Can Hybrid Work Be A Problem For Organizations?
The hybrid workplace is on its way up. While some employees are eager to return to the office, others are adamant about remaining completely remote. As an executive, CEO, or leadership team member, you may wonder, “How do we bridge the gap between those who want to return to the office and those who want to remain remote?”
The solution is neither black nor white. There are several reasons why a hybrid work model could help you achieve your diversity, equity, and inclusion (DEI) goals faster — while also adding new challenges. As a decision-maker, you must find a happy medium and consider the following questions.
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Who on the team may face more significant challenges in a hybrid workplace and what can we do to help them?
How can we close access gaps and make sure that team members with different needs can work from home?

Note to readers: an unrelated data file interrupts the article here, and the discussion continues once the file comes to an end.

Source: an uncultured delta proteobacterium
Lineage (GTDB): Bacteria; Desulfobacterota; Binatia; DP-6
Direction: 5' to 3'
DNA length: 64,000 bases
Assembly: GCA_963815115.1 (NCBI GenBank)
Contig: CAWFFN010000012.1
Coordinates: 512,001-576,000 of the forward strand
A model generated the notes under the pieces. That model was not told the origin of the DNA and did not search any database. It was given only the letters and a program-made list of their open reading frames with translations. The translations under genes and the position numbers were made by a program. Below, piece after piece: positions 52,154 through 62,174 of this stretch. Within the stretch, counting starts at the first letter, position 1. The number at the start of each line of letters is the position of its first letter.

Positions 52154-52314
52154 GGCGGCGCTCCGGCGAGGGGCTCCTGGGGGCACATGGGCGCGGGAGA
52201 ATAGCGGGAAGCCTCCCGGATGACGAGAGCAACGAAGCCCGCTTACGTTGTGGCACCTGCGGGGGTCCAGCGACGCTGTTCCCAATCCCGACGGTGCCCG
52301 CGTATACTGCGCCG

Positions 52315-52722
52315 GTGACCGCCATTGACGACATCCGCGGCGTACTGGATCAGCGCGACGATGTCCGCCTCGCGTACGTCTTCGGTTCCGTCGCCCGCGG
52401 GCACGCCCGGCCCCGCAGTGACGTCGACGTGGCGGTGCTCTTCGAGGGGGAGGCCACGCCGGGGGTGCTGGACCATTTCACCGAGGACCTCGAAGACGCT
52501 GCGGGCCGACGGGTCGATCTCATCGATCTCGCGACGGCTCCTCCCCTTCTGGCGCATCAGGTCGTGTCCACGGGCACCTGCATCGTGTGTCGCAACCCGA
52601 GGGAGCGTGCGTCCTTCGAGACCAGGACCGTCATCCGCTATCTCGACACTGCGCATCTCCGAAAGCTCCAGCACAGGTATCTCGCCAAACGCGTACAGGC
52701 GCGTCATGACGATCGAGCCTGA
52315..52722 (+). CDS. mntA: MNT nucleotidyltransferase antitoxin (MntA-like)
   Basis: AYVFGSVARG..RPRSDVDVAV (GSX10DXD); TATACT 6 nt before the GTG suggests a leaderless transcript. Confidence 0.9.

How can we stay connected and cohesive as a group while still letting people work in the way they prefer?
While the challenges of hybrid and remote models will be worked out in the coming years, it’s a good idea to start thinking about how to incorporate DEI into your new work model.
This article will look at how hybrid work can help eliminate workplace bias. We’ll also discuss the difficulties that may arise during your transition. Lastly, I’ll give you a few ideas that will help your company make a more welcoming place of work for all employees, not just those who work in the office.
The Benefits of Remote and Hybrid Work
Bias can be eliminated through remote and hybrid work.